In the begin­ning stages we char­ac­ter­ized Edmonton’s look and feel as a “post­mod­ern fron­tier.” Post­moder­ni­ty was first used to describe archi­tec­tur­al forms in which con­tra­dic­to­ry ele­ments play­ful­ly con­front­ed the author­i­tar­i­an blocks of moder­ni­ty, com­bi­na­tions of styles that con­tra­dict each oth­er but make an inter­est­ing, engag­ing total­i­ty (Jenks). Fron­tier, on the oth­er hand, con­notes a bound­ary between the set­tled and unset­tled: a “meet­ing place between two or more cul­tures” (Spur­geon viii), it is a point of con­tact and strug­gle, mate­r­i­al and sym­bol­ic. Tak­en togeth­er, “post­mod­ern” and “fron­tier” offer cre­ative ten­sions, both with­in their own inter­pre­tive uni­vers­es and between them. These ten­sions and con­tra­dic­tions res­onat­ed for both authors and led to the iden­ti­fi­ca­tion of the fol­low­ing themes that offered spe­cif­ic chal­lenges and pos­si­bil­i­ties for visualization:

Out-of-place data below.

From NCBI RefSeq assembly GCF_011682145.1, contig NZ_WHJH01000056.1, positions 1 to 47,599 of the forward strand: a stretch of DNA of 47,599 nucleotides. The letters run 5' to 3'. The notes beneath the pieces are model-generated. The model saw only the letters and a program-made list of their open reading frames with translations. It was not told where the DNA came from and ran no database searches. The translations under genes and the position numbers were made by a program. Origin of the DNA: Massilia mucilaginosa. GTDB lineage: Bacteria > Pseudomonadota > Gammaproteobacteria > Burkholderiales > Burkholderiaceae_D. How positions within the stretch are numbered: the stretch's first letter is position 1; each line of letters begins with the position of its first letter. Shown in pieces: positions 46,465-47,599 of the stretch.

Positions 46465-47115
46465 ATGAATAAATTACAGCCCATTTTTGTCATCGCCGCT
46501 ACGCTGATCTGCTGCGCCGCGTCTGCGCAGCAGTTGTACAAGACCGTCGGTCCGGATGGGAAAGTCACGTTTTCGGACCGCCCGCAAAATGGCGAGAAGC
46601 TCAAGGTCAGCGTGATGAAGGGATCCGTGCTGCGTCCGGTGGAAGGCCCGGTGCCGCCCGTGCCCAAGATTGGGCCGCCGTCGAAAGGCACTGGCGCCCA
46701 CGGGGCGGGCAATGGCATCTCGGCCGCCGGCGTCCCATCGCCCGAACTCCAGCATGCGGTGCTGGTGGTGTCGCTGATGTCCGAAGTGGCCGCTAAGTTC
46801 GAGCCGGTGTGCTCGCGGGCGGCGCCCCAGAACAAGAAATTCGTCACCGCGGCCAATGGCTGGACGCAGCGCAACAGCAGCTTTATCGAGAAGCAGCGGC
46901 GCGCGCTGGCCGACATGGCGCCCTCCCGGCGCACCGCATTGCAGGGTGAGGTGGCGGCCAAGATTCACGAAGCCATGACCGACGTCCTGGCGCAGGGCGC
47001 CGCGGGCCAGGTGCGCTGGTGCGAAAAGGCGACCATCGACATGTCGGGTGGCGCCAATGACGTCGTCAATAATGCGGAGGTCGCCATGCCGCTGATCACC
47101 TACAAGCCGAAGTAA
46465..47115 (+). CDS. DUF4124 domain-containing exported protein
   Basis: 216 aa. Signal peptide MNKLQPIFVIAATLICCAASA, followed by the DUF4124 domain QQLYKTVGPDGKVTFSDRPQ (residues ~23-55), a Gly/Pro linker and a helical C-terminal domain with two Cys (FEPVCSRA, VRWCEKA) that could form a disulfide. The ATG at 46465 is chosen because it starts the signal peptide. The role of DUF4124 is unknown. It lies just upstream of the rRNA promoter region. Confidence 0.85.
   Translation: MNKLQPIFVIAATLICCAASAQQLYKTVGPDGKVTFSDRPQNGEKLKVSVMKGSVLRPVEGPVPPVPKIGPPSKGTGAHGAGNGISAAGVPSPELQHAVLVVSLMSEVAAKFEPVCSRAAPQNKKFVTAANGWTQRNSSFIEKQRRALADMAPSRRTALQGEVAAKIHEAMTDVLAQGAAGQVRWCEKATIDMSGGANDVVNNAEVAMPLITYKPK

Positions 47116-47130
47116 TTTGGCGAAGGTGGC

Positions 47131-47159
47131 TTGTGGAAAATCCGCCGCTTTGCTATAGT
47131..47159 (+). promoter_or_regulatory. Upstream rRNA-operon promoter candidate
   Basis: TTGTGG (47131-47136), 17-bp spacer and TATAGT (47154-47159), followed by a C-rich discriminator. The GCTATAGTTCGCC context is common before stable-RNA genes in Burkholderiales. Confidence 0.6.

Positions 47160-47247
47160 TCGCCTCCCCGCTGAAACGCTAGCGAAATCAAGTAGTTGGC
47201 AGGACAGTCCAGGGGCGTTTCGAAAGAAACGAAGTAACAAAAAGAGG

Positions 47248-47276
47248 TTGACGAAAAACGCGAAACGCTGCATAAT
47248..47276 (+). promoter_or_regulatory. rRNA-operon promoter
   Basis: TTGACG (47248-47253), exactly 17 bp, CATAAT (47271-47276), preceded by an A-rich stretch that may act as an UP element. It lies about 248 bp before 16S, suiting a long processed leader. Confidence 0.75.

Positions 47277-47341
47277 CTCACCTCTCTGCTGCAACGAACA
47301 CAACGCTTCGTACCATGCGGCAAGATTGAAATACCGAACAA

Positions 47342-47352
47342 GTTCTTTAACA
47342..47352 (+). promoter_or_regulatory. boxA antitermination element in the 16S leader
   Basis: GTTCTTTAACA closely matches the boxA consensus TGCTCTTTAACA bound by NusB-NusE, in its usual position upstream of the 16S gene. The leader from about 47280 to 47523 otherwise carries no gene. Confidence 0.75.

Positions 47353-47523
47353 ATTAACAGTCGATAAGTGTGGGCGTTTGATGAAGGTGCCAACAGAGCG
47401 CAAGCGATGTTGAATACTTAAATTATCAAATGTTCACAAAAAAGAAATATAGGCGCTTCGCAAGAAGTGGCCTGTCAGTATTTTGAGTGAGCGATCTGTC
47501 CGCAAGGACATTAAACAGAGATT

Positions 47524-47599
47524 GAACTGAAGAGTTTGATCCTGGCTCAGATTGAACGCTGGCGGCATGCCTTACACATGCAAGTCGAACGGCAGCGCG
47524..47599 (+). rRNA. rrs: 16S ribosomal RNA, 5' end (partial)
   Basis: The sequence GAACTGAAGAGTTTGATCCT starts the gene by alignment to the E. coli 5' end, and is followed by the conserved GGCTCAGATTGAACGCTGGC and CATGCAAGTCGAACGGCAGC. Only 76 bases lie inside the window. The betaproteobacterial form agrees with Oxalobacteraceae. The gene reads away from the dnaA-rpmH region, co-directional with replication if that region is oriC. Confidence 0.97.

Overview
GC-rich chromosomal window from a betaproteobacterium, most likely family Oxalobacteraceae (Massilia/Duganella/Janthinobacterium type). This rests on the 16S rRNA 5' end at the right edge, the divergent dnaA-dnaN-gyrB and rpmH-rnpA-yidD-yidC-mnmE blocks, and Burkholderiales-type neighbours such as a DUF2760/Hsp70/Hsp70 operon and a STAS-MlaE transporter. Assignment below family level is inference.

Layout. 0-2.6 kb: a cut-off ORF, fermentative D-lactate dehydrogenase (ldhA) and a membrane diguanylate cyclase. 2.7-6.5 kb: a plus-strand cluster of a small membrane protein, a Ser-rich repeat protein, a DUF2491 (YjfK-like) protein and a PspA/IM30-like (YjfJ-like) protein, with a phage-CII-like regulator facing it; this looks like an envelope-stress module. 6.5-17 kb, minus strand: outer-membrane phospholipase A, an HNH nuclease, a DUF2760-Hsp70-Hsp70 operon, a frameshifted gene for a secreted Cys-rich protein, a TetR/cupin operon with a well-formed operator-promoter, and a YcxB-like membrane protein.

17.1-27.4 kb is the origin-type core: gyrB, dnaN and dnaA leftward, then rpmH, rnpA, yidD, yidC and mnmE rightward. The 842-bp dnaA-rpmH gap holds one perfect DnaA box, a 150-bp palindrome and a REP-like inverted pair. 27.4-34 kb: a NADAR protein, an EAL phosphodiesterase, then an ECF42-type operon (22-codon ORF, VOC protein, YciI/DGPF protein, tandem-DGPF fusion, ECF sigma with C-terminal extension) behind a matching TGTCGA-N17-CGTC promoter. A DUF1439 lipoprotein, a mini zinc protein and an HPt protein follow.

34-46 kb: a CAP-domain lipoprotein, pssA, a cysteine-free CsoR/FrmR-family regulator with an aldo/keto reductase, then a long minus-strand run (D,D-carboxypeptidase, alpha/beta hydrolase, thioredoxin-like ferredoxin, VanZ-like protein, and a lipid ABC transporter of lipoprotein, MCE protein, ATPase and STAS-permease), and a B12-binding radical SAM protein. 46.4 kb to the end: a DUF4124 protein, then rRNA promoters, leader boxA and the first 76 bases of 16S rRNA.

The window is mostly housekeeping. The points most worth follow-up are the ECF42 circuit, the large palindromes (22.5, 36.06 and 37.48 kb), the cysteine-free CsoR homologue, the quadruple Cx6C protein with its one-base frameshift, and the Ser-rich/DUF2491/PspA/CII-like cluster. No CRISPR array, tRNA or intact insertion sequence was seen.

-The mix of north and west as a source of order and tension;
-the cen­tral­i­ty of riv­er and bridges as sites of con­nec­tion and separation;
-tran­sient and affec­tive ener­gies implied in “boom” and “bust”;
-the tex­tu­al and archi­tec­tur­al inscrip­tion of the past in the present;
-the inter­play of ambi­ent light and built form.

The pho­tographs and tex­tu­al analy­sis devel­op these themes, offer­ing an approach to rep­re­sent­ing the city that high­lights the dialec­ti­cal rela­tion­ship between the mate­r­i­al and the imag­i­na­tive. While we do not envi­sion them as exhaus­tive, defin­i­tive, or exclu­sive­ly “Edmon­ton­ian,” we nev­er­the­less pro­pose that there may be some­thing dis­cernibly “Edmon­ton” in how they comin­gle and form a uni­ty. They also rep­re­sent our inter­pre­tive choic­es with­in the mod­est con­straints of a short essay, as elicit­ed through soci­o­log­i­cal dis­cus­sion, walk­ing around, look­ing at, reflect­ing upon, and pho­tograph­ing the city. We con­cen­trate pri­mar­i­ly on the south-cen­tral area of Old Strath­cona, and to a less­er extent the urban core and the out­ly­ing regions.